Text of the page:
How Are the Grades of Oral Mucositis Determined?

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How Are the Grades of Oral Mucositis Determined?

Among the many side effects that afflict chemotherapy patients, oral mucositis – a condition characterized by painful sores, bleeding, and inflammation inside the mouth – tops many patients’ lists as the worst part of undergoing these treatments. Not only are the symptoms themselves quite unpleasant, but the complications that can arise as a result of mucositis can threaten a patient’s recovery and even endanger their life. For a physician to identify and treat oral mucositis, however, they must first have the means to judge its severity – easier said than done, as it turns out. So how are the grades of oral mucositis determined and what exactly do they mean? Keep reading as the experts at Chemo Mouthpiece™ explain.

Grading Scales for Oral Mucositis Symptoms

As it happens, a wide variety of grading scales have been made to judge the severity of oral mucositis. The most prominent of which include the World Health Organization (WHO) scale, the Oral Mucositis Assessment Scale (OMAS), and the National Cancer Institute’s Common Terminology Criteria for Adverse Events (CTCAE). Each attempt to judge oral mucositis based on an objective scale that can be easily used by doctors in a variety of environments and on a variety of patients. Some details about each system are provided below:

World Health Organization (WHO) Scale

The WHO scale for grading mucositis symptoms is straightforward and easy to use because of its very general thresholds, but those same generalizations mean that it leaves out many of the nuances of oral mucositis. The scale reads as follows:

Grade 0 – No signs of oral mucositis
Grade 1 – Redness (erythema) and mild discomfort in the mouth
Grade 2 – Mouth sores present, but the patient can still consume solid foods
Grade 3 – Extensive mouth sores present, requiring the patient to switch to a liquid diet
Grade 4 – Severe mouth sores present, making oral nutrition in any form impossible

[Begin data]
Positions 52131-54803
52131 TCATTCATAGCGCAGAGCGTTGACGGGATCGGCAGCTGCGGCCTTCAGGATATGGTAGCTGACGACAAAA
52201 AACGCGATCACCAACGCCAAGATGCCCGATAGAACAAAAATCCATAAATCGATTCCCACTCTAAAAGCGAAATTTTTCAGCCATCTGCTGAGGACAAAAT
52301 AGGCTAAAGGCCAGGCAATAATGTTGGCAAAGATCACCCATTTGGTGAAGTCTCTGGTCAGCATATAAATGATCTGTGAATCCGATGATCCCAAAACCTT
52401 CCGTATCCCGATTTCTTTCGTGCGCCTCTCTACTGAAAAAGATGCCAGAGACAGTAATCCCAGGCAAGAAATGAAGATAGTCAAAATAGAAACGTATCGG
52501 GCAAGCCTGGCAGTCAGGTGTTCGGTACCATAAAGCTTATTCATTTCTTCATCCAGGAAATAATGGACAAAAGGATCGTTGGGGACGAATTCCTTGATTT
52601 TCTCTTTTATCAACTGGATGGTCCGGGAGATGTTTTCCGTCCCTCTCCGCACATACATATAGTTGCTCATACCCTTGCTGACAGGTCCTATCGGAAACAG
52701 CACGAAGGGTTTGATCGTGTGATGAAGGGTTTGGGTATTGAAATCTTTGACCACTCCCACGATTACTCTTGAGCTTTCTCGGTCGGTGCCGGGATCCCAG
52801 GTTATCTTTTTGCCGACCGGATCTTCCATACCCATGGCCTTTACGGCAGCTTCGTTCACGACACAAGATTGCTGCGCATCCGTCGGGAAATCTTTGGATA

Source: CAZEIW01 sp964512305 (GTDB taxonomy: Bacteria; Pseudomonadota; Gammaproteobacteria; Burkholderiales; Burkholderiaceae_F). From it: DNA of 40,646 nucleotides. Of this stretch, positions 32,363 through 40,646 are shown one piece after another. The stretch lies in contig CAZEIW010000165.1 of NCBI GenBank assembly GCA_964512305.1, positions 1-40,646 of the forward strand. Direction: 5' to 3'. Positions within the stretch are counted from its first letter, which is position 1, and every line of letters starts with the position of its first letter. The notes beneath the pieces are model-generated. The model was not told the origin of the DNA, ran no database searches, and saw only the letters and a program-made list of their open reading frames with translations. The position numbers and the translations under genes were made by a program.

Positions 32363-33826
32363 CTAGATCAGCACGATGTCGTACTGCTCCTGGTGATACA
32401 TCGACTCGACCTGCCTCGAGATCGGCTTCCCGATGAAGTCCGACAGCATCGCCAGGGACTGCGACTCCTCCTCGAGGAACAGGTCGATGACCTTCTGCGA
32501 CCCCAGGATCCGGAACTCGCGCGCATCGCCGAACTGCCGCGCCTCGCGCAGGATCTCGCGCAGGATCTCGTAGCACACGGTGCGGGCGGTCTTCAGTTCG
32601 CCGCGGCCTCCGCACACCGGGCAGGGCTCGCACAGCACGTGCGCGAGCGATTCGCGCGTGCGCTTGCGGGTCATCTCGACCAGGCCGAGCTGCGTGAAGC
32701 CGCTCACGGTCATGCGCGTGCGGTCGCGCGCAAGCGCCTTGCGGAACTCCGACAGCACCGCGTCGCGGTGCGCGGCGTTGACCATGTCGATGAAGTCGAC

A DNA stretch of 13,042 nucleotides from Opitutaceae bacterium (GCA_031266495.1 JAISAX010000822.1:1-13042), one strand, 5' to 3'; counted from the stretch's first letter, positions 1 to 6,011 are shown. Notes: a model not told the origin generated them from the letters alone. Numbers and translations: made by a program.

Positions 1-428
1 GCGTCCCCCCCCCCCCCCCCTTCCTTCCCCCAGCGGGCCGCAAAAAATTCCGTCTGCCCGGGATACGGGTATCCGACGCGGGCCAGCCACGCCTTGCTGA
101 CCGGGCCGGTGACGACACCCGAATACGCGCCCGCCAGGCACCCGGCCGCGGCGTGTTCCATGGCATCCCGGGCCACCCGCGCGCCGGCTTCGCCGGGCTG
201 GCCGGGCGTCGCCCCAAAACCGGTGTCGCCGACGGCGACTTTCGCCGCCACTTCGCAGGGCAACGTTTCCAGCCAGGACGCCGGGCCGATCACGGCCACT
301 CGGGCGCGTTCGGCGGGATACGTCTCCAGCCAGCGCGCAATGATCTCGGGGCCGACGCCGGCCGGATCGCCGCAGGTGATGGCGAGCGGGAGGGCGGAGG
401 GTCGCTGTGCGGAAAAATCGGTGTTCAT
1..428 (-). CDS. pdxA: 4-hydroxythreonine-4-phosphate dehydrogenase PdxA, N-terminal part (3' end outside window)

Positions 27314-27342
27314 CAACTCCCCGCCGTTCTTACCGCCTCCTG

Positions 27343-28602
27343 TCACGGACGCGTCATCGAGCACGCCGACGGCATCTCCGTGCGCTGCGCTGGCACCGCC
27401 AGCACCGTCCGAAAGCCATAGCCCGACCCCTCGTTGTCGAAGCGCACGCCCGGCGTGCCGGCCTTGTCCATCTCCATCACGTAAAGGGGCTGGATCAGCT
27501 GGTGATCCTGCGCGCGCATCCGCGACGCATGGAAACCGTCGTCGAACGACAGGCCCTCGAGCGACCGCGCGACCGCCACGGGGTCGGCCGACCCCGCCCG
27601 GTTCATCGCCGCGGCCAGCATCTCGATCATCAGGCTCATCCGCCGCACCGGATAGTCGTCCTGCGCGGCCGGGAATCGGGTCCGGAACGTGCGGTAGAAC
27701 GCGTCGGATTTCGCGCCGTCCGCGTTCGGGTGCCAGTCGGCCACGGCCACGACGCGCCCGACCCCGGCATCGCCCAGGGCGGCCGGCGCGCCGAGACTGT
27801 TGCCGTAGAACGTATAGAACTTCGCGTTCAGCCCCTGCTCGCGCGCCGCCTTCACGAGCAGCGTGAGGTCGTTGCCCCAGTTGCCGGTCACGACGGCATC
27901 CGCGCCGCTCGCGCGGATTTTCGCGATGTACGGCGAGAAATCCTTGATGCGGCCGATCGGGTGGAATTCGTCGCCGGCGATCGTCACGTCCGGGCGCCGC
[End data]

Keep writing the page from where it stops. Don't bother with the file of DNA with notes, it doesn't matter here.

As described above, the WHO scale uses the severity of ulcers in the mouth and a patient’s ability to eat certain types of foods to grade mucositis symptoms. However, at least one study has shown that this scale fails to properly take into account the nutritional challenges a patient faces when afflicted with oral mucositis, at least compared with the OMAS scale.

Oral Mucositis Assessment Scale (OMAS)

Sometimes referred to as the “objective scoring system for site assessment,” the OMAS measures the degree of redness and ulceration in nine specific areas of the mouth: the upper and lower lips, left and right cheeks, left and right sides of the tongue, the floor of the mouth, the soft palate, and the hard palate. In each area, any lesions that are present are measured and scored; less than 1 cm2 rates a 1 on the scale, whereas 1-3 cm2 is a 2, and anything larger is a 3 on the scale. Redness is measured from 0-2, with 0 meaning no redness and 2 meaning severe redness. A study published in 1999 judged the OMAS to be especially useful in rating the severity of mucositis symptoms.

Common Terminology Criteria for Adverse Events (CTCAE)

The CTCAE is a scale devised and used by the National Cancer Institute (NCI), which updates the scale with each version of the CTCAE that they publish. Like the OMAS, the CTCAE is split into two parts; rather than addressing different symptoms, however, this scale is divided between clinical symptoms – as measured by a doctor – and functional symptoms – those reported by the patient themselves. The severity of symptoms on both scales is rated from 1-5, as shown below:

Clinical Examination
Grade 1 – Clearly visible redness of the mucous membranes
Grade 2 – Patchy lesions in the mouth
Grade 3 – Larger swaths of lesions or ulcers in the mouth, along with some bleeding
Grade 4 – Life-threatening symptoms, including significant bleeding and necrosis
Grade 5 – Patient has died

Patient Report of Symptoms
Grade 1 – Few signs of mucositis, able to eat normally
Grade 2 – Some symptoms, but able to eat some solid foods
Grade 3 – Severe symptoms, unable to take in food or liquids orally
Grade 4 – Symptoms threaten the patient’s life
Grade 5 – Death

Though this scale is a bit more complicated to implement than the WHO or OMAS systems, it incorporates both objective and subjective interpretations of a patient’s symptoms. Also, the fact that it is backed by the NCI lends the CTCAE significant weight as a tool for combating oral mucositis.

While the variety of grading scales used for oral mucositis gives doctors some flexibility in judging the symptoms of this condition, the lack of a consistent measuring system makes it more difficult to accurately gauge the severity of this illness from patient to patient in many cases. If you receive a judgment from your doctor concerning the extent of your mucositis symptoms, consider asking what scale they used and how best to mitigate any oral issues you may experience.

Reduce Oral Mucositis Symptoms with a Powerful Cryotherapy Device

Cryotherapy – the application of cold temperatures to treat a condition – has been shown to be quite effective at reducing symptoms for many patients who suffer from oral mucositis. If you are forced to deal with this ailment, consider a potent cryotherapy device for mouth sores, the Chemo Mouthpiece™. This preventative tool can chill your entire oral cavity during chemotherapy treatments by as much as 30 degrees, shrinking the blood vessels of your mouth and keeping much of the toxic chemo drug that cause mucositis out of the area. To learn more about how the Chemo Mouthpiece™ can help with your symptoms, visit us online or call (866) 461-7518 today.

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